Top fact: Jules Verne is the most translated French author ever.
Second slightly more impressive fact: Jules Verne is the second most translated author in the world, not too far behind Agatha Christie but ahead of William Shakespeare.
In the English-speaking world, Monsieur Verne may still have the reputation as a children’s author whose best-selling books have provided prime material for a lot of Hollywood movies but in truth, Jules Verne is the “Father of Science-Fiction.” Verne produced his best-known works like Journey to the Center of the Earth (1864), Twenty Thousand Leagues Under the Sea (1870), and Around the World in Eighty Days (1873), long before his nearest rival H.G. Wells ever considered putting pen to paper.
At school, Jules Verne was the type of author whose novels were doled out during reading class and awarded (if you were lucky) at prize givings for academic excellence. That kind of thing. There was something wholesome about Verne and to an extent, H.G. Wells. A real belief that reading these authors inspired the right kind of enquiring mind—one driven by an interest in understanding the world through scientific investigation. Which was kinda strange as our teachers were a bunch of Christian Brothers whose remit was to instill the fear of God, teach some useful education, and offer the requisite religious instruction to live a good Catholic life.
Well, I suppose one out of three isn’t bad for the effort.
This was when America was firing rockets at the Moon, something that made Verne seem prescient and relevant in a way figures like Nostradamus never do. I’d read From the Earth to the Moon and thought it interesting but slightly disappointing as (unlike say Wells’ The First Men in the Moon with its insectoid creatures the Selenites) the book was mainly concerned with the scientific practicalities facing the Baltimore Gun Club in their ambitions (and rivalries) to send a rocket to the Moon. I was far more impressed by the follow-up novel Around the Moon which continued the adventures of the first three astronauts—Impey Barbicane, Captain Nicholl, and Michel Ardan (along with their dog)—who were fired in a bullet-shaped rocket from a giant cannon—the Columbiad space gun—up into space.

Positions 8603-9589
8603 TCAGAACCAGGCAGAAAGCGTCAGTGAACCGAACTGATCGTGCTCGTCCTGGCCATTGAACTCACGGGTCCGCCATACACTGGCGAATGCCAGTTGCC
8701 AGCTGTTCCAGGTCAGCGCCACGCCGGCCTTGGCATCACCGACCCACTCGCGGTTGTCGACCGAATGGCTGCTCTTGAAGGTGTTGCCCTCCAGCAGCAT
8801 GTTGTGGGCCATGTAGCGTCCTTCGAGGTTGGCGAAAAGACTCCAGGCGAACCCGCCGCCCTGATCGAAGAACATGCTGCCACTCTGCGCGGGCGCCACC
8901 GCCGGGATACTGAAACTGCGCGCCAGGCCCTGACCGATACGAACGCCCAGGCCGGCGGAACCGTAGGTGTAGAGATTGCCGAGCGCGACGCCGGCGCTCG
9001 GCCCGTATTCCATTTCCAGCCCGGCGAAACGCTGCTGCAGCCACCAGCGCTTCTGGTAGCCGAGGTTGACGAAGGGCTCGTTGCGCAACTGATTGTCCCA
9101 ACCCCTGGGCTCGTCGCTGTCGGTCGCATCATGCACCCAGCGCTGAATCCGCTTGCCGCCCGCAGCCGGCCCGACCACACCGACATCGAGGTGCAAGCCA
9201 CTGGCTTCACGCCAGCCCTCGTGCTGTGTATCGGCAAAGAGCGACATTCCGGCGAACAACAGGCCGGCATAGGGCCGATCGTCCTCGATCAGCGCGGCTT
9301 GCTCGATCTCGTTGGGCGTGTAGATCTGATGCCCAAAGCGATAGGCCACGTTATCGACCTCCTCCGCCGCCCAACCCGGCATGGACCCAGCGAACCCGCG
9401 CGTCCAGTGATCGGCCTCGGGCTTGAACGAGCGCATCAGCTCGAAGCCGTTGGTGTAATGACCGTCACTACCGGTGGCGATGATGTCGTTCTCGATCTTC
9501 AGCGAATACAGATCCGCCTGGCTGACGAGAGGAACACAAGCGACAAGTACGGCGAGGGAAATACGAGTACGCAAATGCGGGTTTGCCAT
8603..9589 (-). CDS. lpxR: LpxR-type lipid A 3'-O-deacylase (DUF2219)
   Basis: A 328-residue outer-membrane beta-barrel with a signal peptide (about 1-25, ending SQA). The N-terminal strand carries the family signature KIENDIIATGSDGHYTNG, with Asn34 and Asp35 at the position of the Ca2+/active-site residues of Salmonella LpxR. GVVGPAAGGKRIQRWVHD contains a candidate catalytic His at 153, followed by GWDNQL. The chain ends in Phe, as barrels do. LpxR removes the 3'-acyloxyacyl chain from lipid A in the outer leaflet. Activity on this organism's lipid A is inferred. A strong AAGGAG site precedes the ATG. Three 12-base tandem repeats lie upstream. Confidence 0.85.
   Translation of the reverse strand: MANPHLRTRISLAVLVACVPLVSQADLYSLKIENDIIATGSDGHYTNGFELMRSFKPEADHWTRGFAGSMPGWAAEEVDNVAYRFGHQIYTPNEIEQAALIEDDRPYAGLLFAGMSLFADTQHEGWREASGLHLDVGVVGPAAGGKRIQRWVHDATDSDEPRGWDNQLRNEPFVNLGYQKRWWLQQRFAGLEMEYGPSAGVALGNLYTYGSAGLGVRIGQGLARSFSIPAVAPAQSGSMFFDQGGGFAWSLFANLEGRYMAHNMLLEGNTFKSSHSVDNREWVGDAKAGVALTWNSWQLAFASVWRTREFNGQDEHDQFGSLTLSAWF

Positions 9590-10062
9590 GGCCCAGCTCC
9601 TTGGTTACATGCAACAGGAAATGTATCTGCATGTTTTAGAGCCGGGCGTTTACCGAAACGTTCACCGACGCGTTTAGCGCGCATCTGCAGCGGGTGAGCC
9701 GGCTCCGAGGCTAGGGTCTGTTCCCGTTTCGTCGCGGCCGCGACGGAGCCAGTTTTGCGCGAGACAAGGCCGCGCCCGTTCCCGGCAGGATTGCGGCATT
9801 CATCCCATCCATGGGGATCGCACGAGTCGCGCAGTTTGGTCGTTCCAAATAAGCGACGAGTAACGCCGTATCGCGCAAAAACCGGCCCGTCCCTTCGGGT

Verne’s novels were highly entertaining and his ideas always seemed feasible. One book, Paris in the Twentieth Century, which was written in 1863 but not published until 1994 having languished in locked bronze safe for almost a century, described the very world in which we live today, as Oliver Tearle notes in his compendium The Secret Library:
[Paris in the Twentieth Century] had been written in 1863 but [was] set in the then far-off future world of 1960. It described a world in which people drive motorcars powered by internal combustion and travel to work in driverless trains. Their houses are lit by electric light. They use fax machines, telephones and computers, and live in skyscrapers furnished with elevators and television. The criminals are executed using the electric chair. Greek and Latin are no longer widely taught in schools, and the French language has been ‘corrupted’ by borrowings from English. People shop in huge department stores, and the streets are adorned with advertisements in electric lights. Money has become everyone’s god. The novel also describes a tall structure in Paris, an electric lighthouse that can be seen for miles around. This was in 1863; the Eiffel Tower would not be built until 1889.
Similarly, many of the ideas in Around the Moon are scientifically possible and uncannily descriptive of how an Apollo misison to the Moon would return to Earth—jet rockets for thrust and a landing in the sea. The artist Émile-Antoine Bayard was tasked with illustrating Verne’s novel and he produced a set of images which are rightly described as “arguably the very first to depict space travel on a scientific basis.”
Take off with more incredible illustrations from Verne’s ‘Around the Moon,’ after the jump…